FOR MONTHS NOW, Joyce Brabner had considered the question. She had continued to wear her wedding ring after husband Harvey Pekar’s death in 2010. Even as she worked on a way to pay tribute to the comics legend, she eventually began to move forward with her life. And so she wondered:

“When do you take it off?”

Today, fans in Cleveland can see the result of her reply.

This afternoon at 2 (Ohio time), Brabner will help unveil the Harvey Pekar Library Statue: Comics as Art & Literature Desk. The project is the result of years of work, donations of time and funds (more than $38,000 was raised through Kickstarter) and vocal support from such fellow legends as Alan Moore.

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Joyce Brabner and Harvey Pekar, from the feature film “American Splendor,” based on their lives and the pioneering autobiographical comics. (./PHOTO BY JOHN CLIFFORD, HBO/COUR)

“There’s a large drawer — you pull it out and it’s actually a display case of artifacts,” Brabner tells Comic Riffs. “On the flip side is a gridded blackboard where people can draw their comics.”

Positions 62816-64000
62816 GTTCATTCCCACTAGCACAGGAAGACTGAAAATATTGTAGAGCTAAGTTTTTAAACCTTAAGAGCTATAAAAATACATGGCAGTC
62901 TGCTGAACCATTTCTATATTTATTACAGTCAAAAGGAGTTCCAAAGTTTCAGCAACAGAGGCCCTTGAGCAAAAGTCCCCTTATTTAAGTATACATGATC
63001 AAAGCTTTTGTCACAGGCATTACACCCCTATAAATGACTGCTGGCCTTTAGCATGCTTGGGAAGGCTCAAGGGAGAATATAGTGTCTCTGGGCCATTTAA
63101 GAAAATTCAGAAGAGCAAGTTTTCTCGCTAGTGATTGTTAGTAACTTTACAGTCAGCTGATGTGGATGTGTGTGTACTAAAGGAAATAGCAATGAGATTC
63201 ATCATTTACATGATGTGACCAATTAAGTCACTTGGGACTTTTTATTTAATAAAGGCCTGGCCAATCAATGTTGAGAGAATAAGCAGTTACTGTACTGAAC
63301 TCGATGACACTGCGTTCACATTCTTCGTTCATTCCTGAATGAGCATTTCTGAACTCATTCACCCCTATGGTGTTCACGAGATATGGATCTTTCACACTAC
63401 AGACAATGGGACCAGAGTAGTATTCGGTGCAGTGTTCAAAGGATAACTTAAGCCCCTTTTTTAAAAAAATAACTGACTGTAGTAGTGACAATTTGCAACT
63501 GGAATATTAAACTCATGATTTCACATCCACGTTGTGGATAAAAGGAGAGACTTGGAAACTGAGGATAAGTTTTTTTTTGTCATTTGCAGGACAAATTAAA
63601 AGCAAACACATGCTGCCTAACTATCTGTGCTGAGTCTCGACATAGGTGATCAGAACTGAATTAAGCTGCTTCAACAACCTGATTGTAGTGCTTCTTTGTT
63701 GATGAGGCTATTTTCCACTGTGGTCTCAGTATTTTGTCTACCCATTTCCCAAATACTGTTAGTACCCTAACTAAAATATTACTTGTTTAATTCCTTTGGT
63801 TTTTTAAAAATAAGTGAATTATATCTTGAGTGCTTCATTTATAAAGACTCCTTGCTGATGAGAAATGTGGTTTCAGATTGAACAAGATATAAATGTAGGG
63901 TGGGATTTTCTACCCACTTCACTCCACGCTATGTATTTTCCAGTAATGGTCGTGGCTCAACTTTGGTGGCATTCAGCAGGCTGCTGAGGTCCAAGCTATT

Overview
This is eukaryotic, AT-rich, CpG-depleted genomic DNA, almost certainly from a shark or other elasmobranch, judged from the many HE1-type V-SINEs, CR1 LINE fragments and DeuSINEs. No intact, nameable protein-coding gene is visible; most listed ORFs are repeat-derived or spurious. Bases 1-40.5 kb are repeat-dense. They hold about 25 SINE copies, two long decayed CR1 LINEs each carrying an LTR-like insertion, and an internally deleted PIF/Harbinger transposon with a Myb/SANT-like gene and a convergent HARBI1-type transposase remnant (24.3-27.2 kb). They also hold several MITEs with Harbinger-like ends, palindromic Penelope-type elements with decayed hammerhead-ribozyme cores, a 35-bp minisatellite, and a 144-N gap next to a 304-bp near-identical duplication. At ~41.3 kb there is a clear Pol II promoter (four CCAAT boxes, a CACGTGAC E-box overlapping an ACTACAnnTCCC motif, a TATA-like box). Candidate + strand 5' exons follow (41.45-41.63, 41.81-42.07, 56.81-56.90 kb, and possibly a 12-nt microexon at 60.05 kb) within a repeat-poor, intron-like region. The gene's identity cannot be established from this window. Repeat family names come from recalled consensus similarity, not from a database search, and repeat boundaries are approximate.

Also in the desk is a copy of “Rufus M.,” from Eleanor Estes’s tales of the Moffat family; Brabner says that’s the book that introduced the boy Harvey to social realism.

Besides Brabner, also on hand for the presentation will be artist J.T. Waldman, who illustrated Pekar’s final graphic novel, “Not the Israel My Parents Promised Me.” The statue was created by Cleveland-area artist Justin Coulter, but Pekar’s widow says many hands helped shape the project into a reality. 

“I got an international team of sculptors and artisans. ... ,” says Brabner, who notes: “This is not a Harvey Pekar statue. This is a ‘Comics As Arts and Literature’ desk with Harvey as a sculpture. Harvey is the dominant motif [with a bronze] comic-book page he steps out of.”

And so what did Brabner decide to do, exactly, with that ring?

“I put my wedding ring into the sculpture,” she tells Comic Riffs. “We melted it in.

“It was time [for it] to go, and this is certainly the best place to put it.”